For Read, variety was the spice of life; he considered individual diversity “a blessing.” Everyone should be free to try anything, so long as he didn’t interfere with the equal rights of others. That way lay progress and economic development! Read had profound confidence that individuals could accomplish almost anything if left alone. He saw the “Miracle of the Market” (an article title) as the outcome of the actions and ideas of countless individuals.
As a boss, Read left his staff pretty much alone, counting on their self-motivation to contribute, each in his or her own way, to the freedom philosophy. But he insisted on several points. FEE should present a favorable impression to the public. All publications should be attractive. And anyone who wrote to FEE should receive a serious and courteous answer.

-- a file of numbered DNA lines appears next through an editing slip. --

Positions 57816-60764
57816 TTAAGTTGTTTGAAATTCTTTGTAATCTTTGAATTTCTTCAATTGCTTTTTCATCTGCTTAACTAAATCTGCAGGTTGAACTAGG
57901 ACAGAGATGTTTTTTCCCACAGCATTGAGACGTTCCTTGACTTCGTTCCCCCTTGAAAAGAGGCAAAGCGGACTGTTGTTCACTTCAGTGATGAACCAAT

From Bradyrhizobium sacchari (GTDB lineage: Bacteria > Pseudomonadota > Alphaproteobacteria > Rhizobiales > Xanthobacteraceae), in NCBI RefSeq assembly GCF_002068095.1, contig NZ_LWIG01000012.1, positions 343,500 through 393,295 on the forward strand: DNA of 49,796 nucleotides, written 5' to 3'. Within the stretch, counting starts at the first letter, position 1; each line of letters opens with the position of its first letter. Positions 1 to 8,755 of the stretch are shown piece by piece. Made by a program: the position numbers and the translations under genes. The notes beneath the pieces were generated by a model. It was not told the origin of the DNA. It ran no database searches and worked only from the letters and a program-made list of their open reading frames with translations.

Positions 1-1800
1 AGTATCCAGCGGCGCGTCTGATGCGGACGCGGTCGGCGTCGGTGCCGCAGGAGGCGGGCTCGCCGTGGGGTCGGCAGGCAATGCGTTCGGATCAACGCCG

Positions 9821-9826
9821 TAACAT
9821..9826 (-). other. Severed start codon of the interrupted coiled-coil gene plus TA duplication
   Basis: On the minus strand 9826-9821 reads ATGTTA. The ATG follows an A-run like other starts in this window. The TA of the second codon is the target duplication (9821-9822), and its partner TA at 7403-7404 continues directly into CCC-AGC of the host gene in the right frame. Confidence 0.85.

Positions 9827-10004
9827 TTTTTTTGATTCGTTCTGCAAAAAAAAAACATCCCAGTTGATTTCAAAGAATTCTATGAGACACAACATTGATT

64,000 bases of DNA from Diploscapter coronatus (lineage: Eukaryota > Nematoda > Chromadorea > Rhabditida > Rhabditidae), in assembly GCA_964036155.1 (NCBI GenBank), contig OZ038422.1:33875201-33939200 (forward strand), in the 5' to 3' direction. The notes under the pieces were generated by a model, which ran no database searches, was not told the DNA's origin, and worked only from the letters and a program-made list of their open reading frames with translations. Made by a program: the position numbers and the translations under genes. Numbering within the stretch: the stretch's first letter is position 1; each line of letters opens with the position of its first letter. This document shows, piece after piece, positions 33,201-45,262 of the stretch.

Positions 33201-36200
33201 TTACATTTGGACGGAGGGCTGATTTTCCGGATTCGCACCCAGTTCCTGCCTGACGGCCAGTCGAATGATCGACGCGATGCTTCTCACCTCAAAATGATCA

The Read Touch
One day the mail brought a vicious three-page diatribe from a labor-union organizer who attacked Read’s position, expressed in an article about a recent airline dispute, that there was no moral right for workers to strike, that is, to forcibly prevent willing workers from occupying vacated jobs. Read took no notice of the correspondent’s ill temper, but used a “turn-the-other-cheek approach”; he sent a serious and courteous reply with two small books. Some weeks later the union man, “Whitey,” wrote authorizing Read “to become my director of reading. Send me anything which in your judgment will help my thinking, and with invoice.” Whitey changed his occupation and eventually the two men met in Seattle when Whitey drove Read to the airport after a lecture. Read reminded Whitey of his first letter. Read wrote later that Whitey felt “crushed to think he had written in such a vein to one who reacted as [Read] had.”